5,000 Year Old Chewing Gum Unearthed :: Oblate Spheroid
Yes, that’s right, 5K year old chewing gum and not a chair or counter underside in sight.
It turns out that Neolithic people (c. 4000-5000 BC) found that by chewing this stuff, cob of Birch tree bark, when they had gum infections … it helped to treat the condition. This find is particularly significant because of well-defined tooth imprints found on the gum. Time for a little very, very cold case CSI, I’d say.
We have only one question here at Oblate Spheroid; Did these people have packs of cigarettes rolled up in the sleeves of their Tee Shirts?
This from the Kierikki Stone Age Centre, Finland
Friday 13th of July was the lucky day at Kierikki Excavation
Notes from the Kierikki Stone Age Centre
Beside the main building of Kierikki Centre on a site called "Kierikkikangas" there has been an excavation from June 25th to 3rd August . There have been five British students working who came via Leonardo da Vinci -exchange program of European Union. Besides them also the general public can take part in this exciting centred on the Neolithic period, c. 4000-5000 BC. The results of the dig have been excellent throughout this year.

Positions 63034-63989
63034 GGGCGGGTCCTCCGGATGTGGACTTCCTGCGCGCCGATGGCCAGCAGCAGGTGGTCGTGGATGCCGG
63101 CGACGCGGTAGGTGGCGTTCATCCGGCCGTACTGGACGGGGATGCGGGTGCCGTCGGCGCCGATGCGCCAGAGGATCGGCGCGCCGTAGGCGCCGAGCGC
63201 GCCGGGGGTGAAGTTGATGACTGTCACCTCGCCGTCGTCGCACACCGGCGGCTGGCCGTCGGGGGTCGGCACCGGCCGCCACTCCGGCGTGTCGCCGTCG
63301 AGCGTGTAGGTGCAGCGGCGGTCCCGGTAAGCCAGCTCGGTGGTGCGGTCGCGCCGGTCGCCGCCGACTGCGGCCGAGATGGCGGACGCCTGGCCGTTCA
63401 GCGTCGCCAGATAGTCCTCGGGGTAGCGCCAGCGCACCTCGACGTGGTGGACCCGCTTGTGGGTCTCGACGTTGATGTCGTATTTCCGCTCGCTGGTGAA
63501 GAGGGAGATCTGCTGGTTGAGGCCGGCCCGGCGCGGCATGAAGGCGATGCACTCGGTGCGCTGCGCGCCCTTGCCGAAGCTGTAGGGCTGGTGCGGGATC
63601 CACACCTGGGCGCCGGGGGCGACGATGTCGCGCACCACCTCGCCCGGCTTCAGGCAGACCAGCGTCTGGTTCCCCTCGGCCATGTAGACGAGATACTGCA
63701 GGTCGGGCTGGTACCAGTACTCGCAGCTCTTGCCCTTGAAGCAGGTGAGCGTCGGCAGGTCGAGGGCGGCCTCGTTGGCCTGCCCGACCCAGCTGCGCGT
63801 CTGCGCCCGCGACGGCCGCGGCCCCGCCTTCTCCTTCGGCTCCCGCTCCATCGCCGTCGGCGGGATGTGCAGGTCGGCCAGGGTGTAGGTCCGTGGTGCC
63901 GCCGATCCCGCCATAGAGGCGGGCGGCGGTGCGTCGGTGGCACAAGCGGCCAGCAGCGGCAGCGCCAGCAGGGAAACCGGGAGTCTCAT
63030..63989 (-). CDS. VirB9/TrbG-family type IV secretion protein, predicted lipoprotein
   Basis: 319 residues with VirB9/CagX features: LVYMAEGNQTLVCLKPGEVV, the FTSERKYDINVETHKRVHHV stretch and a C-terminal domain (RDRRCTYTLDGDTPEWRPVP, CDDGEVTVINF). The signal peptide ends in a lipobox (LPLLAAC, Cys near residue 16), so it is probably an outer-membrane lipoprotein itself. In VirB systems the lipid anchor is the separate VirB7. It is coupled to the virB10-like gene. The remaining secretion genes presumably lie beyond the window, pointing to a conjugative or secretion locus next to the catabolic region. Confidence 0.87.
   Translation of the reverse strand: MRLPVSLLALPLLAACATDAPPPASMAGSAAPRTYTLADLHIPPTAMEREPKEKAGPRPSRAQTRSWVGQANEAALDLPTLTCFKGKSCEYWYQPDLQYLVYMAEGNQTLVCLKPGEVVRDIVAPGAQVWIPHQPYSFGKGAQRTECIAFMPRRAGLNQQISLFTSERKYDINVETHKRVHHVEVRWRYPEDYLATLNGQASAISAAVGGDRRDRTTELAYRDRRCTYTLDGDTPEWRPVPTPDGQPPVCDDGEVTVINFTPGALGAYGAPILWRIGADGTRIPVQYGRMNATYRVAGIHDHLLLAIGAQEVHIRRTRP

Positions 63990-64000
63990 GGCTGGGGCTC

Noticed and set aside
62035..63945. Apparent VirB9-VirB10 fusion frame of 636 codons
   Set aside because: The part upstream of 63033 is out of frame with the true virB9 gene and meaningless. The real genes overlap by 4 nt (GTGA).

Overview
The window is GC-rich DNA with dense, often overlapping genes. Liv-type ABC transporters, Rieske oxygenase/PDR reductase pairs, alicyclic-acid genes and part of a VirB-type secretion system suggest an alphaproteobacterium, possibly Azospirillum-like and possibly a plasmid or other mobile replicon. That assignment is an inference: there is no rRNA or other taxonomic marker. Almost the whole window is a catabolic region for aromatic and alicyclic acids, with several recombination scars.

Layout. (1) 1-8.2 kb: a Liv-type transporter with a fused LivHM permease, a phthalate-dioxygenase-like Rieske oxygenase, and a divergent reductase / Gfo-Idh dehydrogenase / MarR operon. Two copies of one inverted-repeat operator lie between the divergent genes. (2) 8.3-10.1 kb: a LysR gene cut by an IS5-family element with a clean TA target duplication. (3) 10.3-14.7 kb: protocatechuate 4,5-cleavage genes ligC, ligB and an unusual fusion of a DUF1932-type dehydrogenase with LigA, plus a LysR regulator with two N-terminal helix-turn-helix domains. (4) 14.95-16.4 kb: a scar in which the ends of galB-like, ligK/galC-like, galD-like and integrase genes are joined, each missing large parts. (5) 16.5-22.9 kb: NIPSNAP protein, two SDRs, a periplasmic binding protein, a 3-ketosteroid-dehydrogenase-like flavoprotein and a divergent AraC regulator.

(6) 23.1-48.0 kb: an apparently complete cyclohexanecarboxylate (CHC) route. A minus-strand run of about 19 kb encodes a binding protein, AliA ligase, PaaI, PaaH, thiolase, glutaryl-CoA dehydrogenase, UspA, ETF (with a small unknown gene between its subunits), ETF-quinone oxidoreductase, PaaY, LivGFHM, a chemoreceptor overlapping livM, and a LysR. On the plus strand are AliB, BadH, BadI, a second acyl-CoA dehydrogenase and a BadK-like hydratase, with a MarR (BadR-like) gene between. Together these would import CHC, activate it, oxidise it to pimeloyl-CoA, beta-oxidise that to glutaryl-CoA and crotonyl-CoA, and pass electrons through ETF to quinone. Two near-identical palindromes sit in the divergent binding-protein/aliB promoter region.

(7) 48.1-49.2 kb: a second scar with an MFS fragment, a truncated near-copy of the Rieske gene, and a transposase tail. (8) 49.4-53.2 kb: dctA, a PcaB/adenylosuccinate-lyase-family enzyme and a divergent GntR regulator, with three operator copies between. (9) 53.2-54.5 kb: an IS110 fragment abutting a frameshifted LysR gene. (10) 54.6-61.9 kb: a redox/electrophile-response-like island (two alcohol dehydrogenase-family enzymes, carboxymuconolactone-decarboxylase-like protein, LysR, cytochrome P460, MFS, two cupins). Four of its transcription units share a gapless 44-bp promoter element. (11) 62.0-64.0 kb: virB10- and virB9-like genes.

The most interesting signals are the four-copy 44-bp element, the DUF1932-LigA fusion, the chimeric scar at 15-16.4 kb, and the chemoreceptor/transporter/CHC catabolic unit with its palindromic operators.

Miss Sarah Pickin (pictured) from Derby has been the favourite of fortune. She has found a piece of "Neolithic chewing gum", chewed cob of birch-bark, part of an amber ring and found on Thursday July 12th with help of two diggers from Oulu, Ms. Rumana Hossein and Ms. Maisoun Alsanat.
Originally the diameter of it was four centimetres but probably was already broken in the Stone Age. After that someone made a hole in the ring so that it could still be used as jewellery. It was transported from the Baltic coast c. 5500-6000 years ago as payment for seal skins that were produced in the Kierikki area in the Neolithic Period.
Reference At Source>>
Further investigation reveals that the current population in Finland have the the best dental hygiene in the world. Finland leads the world in overall dental health as they use xylitol as a healthy alternative to sugar.
Xylitol is a natural sugar that comes mainly from corn cobs, corn stalks, … and birch trees!
File this under – “Old Habits Die Hard”